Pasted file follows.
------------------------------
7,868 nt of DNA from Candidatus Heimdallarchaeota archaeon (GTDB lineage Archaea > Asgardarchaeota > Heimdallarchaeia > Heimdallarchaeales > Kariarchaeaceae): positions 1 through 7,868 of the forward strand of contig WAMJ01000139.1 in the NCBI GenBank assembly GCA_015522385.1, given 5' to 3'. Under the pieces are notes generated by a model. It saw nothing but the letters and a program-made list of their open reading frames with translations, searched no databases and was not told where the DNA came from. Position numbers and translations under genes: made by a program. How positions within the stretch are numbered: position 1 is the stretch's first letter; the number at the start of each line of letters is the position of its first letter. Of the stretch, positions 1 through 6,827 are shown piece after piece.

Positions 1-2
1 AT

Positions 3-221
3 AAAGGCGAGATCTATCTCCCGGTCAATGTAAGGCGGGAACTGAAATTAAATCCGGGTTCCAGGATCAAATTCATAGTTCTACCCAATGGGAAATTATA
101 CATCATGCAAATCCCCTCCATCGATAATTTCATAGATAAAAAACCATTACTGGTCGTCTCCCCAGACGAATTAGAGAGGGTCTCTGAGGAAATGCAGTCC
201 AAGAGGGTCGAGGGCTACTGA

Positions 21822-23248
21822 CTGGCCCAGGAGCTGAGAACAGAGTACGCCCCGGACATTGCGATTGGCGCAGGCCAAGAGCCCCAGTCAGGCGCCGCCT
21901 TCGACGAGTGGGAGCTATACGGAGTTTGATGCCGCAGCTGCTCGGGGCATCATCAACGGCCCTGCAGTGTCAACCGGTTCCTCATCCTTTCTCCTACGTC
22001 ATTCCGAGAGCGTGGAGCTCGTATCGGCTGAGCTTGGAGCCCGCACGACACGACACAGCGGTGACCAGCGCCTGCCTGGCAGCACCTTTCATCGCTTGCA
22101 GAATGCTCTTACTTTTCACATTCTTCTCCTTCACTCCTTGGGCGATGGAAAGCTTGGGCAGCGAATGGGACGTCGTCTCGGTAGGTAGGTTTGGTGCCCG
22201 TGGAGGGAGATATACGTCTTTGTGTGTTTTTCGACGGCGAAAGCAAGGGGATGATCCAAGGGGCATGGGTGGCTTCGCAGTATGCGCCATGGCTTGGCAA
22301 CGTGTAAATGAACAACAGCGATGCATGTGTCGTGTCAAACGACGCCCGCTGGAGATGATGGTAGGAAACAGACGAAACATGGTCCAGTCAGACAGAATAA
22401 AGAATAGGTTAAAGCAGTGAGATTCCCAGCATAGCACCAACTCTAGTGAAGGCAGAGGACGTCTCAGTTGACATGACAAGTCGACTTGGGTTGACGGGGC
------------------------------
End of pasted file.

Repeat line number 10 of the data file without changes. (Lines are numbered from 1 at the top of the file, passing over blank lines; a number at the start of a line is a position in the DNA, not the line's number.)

21901 TCGACGAGTGGGAGCTATACGGAGTTTGATGCCGCAGCTGCTCGGGGCATCATCAACGGCCCTGCAGTGTCAACCGGTTCCTCATCCTTTCTCCTACGTC